By far the most common reaction to the low ceilings at the Dyckman Farmhouse Museum is the comment “Well, people were shorter back then!” That always spurs great conversations among staff and visitors as we try to explain the truth behind the myth.
Dyckman Farmhouse. Historic American Building Survey. Library of Congress.
Imagine Northern Manhattan after the devastation of the Revolutionary War. Homes and fields destroyed, trees chopped down for the construction of military huts or burned for warmth. The first priority in returning would be to provide shelter for your household. The Dyckman family did this by building a small, practical farmhouse. Lower ceilings required less material and less labor. In the winter, the lower ceilings also helped keep heat within the rooms.
The ceilings at the farmhouse range in height from just under 6′ to about 7 1/2 ‘. We often encourage our visitors to compare the farmhouse to our sister sites Morris Jumel Mansion and Van Cortlandt House. Both houses are several decades older than the Dyckman Farmhouse. However, they have quite tall ceilings in the entertainment spaces. The parlors at Van Cortlandt have ceilings that are 10′ tall. The tall ceilings aren’t to accommodate the extreme height of the Van Cortlandt family. Rather, Van Cortlandt House and Morris Jumel Mansion were built as much grander homes meant to impress, while the Dyckman family built a modest farmhouse at the center of a working farm.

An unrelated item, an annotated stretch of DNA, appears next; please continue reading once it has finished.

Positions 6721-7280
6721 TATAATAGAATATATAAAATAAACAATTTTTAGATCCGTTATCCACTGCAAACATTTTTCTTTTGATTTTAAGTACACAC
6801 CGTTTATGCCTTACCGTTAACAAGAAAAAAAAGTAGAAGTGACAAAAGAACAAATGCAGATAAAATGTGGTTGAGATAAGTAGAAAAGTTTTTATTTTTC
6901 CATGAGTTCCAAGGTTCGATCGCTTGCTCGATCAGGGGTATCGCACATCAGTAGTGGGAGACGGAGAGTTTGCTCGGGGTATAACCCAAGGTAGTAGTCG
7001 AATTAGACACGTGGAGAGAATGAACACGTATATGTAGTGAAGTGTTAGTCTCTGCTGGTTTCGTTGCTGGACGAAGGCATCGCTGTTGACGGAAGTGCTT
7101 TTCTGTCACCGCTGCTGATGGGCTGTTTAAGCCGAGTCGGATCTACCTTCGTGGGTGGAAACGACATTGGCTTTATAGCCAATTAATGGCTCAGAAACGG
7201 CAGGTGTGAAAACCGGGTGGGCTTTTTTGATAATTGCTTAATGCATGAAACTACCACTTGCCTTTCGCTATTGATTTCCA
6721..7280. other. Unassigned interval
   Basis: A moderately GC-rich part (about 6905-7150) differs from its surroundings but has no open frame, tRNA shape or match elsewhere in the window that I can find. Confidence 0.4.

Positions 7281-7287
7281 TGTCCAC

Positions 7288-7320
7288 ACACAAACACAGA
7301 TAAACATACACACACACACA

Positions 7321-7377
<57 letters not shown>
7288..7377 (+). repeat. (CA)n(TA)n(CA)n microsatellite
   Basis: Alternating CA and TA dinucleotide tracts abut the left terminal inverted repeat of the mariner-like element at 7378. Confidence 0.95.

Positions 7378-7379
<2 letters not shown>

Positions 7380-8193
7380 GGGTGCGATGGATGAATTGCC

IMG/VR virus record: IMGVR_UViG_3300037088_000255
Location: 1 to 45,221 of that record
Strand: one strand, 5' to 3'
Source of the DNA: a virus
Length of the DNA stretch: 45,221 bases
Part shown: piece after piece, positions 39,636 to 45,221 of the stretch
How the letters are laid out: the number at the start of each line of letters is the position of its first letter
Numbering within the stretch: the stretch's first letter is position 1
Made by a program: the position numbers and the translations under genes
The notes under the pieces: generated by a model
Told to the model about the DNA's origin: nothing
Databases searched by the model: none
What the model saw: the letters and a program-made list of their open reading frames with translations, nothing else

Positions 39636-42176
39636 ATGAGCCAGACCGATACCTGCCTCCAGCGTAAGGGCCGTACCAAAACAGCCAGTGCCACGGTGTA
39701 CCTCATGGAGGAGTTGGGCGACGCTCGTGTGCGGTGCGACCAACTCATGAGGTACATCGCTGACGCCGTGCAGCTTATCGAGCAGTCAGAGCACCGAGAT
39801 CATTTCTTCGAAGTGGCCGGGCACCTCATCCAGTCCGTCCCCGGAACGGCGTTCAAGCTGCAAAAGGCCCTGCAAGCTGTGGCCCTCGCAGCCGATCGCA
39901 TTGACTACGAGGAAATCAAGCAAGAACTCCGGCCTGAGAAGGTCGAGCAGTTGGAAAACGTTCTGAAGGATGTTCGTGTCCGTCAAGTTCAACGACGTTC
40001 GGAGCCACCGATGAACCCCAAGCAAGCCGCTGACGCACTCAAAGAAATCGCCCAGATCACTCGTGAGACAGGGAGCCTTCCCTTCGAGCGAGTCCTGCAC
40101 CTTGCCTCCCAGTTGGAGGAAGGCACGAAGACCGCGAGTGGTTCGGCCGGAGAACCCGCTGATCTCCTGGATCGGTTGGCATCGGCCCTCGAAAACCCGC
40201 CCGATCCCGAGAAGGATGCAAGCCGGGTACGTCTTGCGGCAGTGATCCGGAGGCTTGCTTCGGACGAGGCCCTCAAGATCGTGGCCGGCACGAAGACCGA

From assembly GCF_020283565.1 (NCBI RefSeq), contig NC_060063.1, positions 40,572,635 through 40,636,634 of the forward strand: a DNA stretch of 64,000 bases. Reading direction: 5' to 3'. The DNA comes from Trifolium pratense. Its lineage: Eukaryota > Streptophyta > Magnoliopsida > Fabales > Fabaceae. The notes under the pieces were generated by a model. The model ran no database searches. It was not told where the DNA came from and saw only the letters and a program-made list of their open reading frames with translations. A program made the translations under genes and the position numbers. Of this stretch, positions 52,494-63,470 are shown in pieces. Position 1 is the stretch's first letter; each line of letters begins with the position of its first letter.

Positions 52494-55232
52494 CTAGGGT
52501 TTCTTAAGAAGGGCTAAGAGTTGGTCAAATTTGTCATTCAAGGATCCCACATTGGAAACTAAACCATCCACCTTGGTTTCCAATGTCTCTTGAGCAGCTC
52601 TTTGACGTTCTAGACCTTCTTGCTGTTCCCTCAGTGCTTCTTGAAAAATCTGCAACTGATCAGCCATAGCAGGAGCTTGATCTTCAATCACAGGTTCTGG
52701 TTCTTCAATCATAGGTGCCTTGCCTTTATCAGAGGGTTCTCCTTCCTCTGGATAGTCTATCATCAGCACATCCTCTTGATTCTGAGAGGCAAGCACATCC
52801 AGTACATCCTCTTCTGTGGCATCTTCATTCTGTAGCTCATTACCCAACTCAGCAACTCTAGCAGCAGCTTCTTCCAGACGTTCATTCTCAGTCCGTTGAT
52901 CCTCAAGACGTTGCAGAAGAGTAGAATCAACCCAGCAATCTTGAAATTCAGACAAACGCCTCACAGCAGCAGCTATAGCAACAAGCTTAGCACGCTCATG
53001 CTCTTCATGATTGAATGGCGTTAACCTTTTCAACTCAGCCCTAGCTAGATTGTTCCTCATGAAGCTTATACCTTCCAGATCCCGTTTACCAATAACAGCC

If these reasons still don’t convince visitors that the low ceilings are not about the height of the people living here, we ask that they consider the scholarly studies investigating the average height of Americans over time. These studies show that around the Revolutionary War, just before the farmhouse was built, the average height of a white male was about 5′ 8″. This shocks most of our visitors. Today’s average for a male American is about 5’10”. While height certainly depended on a number of factors it is clear that the average height in the late 18th century was not the reason for the low ceilings at the Dyckman Farmhouse.
Centers for Disease Control and Prevention http://www.cdc.gov/nchs/fastats/bodymeas.htm
Fogel, Robert W., Stanley L. Engerman et al. “Secular Changes in American and British Stature and Nutrition. The Journal of Interdisciplinary History, Vol 14, No.2. page 463.
Gould, Benjamin. Investigations in the Military and Anthropological Statistics of American Soldiers. NY: Hurd and Houghton, 1869. https://archive.org/details/investigationsi00goulgoog
Travers, Carolyn Freeman. “Were They All Shorter Back Then?” Plimoth Plantation.